It is true that the Leader of the Opposition, Owen Arthur, has recently called for the type of public discourse that encourages “consensus”, but this call may well be thwarted by another appeal by one of the leading spokespersons for the DLP, Donville Inniss. Inniss, while accepting that the DLP has “been too silent in this country [Barbados] for too long,” presents as his prognosis that DLP supporters should “call the call-in programmes when the days come and run the Bees off of it”. It is precisely this constant divisive discourse coming from high-profile political operatives that is stifling popular discourse and critical voices in Barbados.
That there is but one Barbados is sufficient to send a clear message that despite wanting to follow the partisan battles that will take place as the country draws closer to a general election, Barbadians of every persuasion and of all classes need to be able to express themselves and outline their frustrations, anxieties, and expectations without being shepherded into silence.
It becomes obvious that those persons not clamouring to the sides of any particular political party are becoming weary and are fast gravitating to a sense of inevitability blustered with political apathy. In effect, this stance of becoming apolitical does nothing to alleviate the burdensome nature of many of the real issues affecting Barbadians.
Obscuring the social realities or threatening those who oppose will not lift the levels of debate, promote democracy, or stimulate attitudes and minds in a manner than can be said to be critical or creative for the betterment of Barbados.
Barbadians’ torment is characterised through a widespread sense that there is nothing that the political class, business elites, academics, or the polity itself could do to ward off the negatives that are often being proclaimed (but inaccurately so by the current administration) that there is forlorn because of an international recession impacting on the country.
It is hardly sufficient or progressive that this or any administration that is emblazoned with the seat of responsible and representative governance should procrastinate, or worse, plead that there is nothing the Government could do to lessen the blows for which the people have been experiencing since the pivotal year of 2008.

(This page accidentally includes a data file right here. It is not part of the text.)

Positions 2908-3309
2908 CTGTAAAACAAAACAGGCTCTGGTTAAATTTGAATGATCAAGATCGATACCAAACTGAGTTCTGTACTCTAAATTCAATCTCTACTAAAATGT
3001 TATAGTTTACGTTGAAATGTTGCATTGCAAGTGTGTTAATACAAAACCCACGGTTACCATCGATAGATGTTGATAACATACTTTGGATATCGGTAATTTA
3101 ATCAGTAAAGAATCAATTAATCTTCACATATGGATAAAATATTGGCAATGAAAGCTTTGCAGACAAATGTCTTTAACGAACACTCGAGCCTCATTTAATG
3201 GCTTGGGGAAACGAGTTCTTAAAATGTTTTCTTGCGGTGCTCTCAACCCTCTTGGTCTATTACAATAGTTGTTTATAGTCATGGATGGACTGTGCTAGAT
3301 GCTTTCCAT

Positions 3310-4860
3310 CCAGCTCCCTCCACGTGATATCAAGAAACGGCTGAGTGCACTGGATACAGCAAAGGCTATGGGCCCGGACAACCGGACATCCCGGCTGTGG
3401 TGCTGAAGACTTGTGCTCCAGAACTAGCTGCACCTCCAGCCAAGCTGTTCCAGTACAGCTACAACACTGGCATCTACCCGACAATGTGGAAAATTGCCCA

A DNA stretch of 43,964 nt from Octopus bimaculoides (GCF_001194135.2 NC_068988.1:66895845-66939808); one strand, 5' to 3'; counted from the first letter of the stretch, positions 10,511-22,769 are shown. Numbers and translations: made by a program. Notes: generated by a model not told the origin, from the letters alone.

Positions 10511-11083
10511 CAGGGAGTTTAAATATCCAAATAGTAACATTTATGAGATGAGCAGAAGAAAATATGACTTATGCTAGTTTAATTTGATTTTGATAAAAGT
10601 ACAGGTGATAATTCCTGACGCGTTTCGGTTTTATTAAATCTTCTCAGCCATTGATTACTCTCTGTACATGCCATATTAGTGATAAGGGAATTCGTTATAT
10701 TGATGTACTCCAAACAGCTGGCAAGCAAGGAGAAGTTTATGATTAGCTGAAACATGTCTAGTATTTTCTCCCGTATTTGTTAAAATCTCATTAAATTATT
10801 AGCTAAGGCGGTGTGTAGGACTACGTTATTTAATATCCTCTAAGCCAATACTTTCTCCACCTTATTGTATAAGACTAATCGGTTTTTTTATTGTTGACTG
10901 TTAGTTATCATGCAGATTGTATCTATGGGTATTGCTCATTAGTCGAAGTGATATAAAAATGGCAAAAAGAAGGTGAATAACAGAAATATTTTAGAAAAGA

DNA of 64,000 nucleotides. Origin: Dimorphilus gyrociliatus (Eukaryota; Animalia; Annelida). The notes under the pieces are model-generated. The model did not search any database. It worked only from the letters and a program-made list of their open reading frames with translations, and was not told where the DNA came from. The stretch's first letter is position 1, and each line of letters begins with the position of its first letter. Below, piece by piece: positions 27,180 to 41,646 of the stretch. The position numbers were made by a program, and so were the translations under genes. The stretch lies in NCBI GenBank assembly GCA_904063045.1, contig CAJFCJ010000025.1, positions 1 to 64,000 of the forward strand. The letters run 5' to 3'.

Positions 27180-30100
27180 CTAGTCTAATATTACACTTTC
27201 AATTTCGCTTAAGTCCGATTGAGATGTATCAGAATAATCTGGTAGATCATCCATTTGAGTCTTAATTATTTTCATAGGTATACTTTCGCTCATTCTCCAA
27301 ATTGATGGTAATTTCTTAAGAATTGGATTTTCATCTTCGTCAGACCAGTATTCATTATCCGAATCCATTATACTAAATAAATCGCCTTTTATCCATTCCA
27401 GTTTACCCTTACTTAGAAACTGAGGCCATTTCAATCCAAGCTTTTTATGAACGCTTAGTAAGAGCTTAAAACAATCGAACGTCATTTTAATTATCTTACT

Making matters shoddier is the apparent hopelessness that has seemingly gripped Barbadians. Indeed, Barbadians are seemingly numbed by their strong attachments to partisan positions, and this has fact has managed to reduce the levels of informed discussion, and the readiness to resolve issues from the position of national unity.
Perhaps, the more neutral if not always objective observers have been quick to point out the failings by each political party (the BLP and DLP), but this has been done at their expense since the cost of having to fade away into the background becomes regularly desirable according to those who govern, and sometimes appealing from those who oppose.
The political parties, and to some extent their supporters, have rendered those in the proverbial middle-of-the-road to be pretentious, self-serving, and lack a spirit of Bajan patriotism. The result is that there are significant ratios of Barbadians remaining undecided about the way forward. Many chokingly prefer to accept that one or another party will make no difference regarding the things needed to reverse Barbados’ socio-economic decline.